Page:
Morse & Bolt state that tangential modes require twice the power to produce the same sound pressure as a similar axial one, while oblique modes require four times as much.
It is therefore necessary to divide the sound pressure so calculated by sqrt(2) for  each non-zero nx, ny, or nz over one.
Having computed the properties of each mode, it is then necessary to integrate them together to produce the power response curve.
Bolt himself also integrated the Tangential and Oblique modes in the by him published formulas.

Richard. H. Bolt
    Note on the normal frequency statistics in rectangular rooms.
    J.Acoust.Soc.Am. 18(1) 130-133. (1946)
Bolt studied the behavior of sound in enclosures where the enclosure was of dimensions comparable to the wavelength, and suggested a family of ratios of height to length to width such that the modal frequencies would be well distributed.
Bolt gives a pair of formulae which, for medium sized rooms, should give a response which is "good enough", without defining any criteria for "good enough".

Note: In function of optimum or acceptable room ratios, much more is published than represented here by those predefined ratios.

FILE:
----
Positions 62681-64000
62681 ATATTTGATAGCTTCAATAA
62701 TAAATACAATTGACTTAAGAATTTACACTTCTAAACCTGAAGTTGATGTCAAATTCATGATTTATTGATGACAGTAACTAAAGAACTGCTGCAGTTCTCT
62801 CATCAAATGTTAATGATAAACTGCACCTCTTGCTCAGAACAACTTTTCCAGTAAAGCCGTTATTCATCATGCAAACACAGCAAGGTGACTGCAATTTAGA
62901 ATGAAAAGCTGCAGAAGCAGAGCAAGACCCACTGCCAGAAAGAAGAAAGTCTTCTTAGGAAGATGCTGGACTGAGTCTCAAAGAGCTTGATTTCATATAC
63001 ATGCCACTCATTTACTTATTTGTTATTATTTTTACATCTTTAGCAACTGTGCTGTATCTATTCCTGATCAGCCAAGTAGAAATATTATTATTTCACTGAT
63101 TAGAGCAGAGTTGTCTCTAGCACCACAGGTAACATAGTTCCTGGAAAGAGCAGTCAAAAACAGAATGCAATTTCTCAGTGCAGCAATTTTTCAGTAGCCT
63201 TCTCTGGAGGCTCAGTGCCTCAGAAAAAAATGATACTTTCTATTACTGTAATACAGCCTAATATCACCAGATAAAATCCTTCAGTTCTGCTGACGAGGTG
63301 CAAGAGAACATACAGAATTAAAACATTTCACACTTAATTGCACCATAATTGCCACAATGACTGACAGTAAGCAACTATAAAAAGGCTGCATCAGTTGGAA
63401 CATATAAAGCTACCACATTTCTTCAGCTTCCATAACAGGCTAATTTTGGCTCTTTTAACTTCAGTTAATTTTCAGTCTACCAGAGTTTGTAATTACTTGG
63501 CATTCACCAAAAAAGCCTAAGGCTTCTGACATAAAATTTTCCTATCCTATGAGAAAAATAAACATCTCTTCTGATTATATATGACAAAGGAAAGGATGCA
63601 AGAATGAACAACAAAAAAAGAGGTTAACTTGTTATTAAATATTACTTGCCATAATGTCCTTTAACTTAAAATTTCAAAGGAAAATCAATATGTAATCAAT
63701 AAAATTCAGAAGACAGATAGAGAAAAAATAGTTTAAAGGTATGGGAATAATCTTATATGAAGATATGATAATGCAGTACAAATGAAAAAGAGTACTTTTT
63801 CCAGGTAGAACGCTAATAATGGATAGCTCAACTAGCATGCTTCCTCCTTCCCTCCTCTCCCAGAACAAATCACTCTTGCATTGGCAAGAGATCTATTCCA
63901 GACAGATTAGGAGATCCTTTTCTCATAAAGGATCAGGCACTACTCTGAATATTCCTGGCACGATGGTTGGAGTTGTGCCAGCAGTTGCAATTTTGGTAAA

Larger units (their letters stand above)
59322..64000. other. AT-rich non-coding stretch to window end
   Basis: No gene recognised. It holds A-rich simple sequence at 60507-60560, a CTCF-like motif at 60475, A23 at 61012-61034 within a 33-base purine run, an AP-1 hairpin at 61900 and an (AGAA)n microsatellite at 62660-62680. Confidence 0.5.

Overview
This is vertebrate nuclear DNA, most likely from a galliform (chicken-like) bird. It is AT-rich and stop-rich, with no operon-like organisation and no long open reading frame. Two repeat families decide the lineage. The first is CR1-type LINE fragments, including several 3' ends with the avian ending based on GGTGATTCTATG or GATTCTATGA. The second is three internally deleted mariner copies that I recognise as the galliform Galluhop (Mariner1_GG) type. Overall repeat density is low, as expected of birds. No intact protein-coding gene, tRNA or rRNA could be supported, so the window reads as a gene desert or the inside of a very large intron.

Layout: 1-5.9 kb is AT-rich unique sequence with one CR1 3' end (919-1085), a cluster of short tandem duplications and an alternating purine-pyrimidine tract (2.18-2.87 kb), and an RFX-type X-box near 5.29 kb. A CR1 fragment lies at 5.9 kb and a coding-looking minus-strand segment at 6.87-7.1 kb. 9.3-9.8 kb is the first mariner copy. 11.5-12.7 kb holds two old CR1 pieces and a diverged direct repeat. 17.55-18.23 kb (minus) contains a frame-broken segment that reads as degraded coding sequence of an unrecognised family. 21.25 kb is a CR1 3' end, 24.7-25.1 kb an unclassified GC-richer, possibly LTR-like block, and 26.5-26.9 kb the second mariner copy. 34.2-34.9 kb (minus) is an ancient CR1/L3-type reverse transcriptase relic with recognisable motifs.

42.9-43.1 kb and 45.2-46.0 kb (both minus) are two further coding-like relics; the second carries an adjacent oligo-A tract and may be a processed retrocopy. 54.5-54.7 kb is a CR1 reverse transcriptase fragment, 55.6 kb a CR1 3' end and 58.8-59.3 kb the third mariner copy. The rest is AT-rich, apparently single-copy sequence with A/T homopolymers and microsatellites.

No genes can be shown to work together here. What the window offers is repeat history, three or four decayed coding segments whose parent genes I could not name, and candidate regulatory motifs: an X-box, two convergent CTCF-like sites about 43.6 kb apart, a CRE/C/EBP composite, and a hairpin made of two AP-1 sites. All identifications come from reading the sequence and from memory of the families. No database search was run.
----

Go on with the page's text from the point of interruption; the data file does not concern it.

Richard. H. Bolt: Published a mathematical approach
Note on the normal frequency statistics in rectangular rooms. J.Acoust.Soc.Am. 18(1) 130-133. (1946)

Newman, Bolt & Beranek 1957: Publication of a Pictogram with acceptable ratios.

IEC 60268-13, BS6840 13 (1998) publishes formulas.

European Broadcasting union
EBU Technical Recommendations R22-1998.  Based on the J. Walker, BBC approach

Dr. Trevor J. Cox and Dr. Peter D'Antonio
Published a mathematical approach (integrated in the related RPG software tools).

Oscar Juan Bonello
A new criterion for the distribution of normal room modes. J.Audio.Eng.Soc. 29(9) 597-605 (1981). Note erratum given in 29(12) 905 (1981).

Very interesting to note is that world-wide respected acousticians USED the positioning of Tangential and Oblique modes in order to come to their respective world-wide accepted room ratios.

L. W. Sepmeyer: 1965 - 1:1.14:1.39.
This is one of world's most common used ratio.  When one judges those room ratios based on the Axial modes alone one can only conclude that the modal distribution of this ratio looks terrible.
However L.W. Sepmeyer counted on the NON-Axial modes in order to optimize the modal energetic distribution.
The same is valid for his other ratios.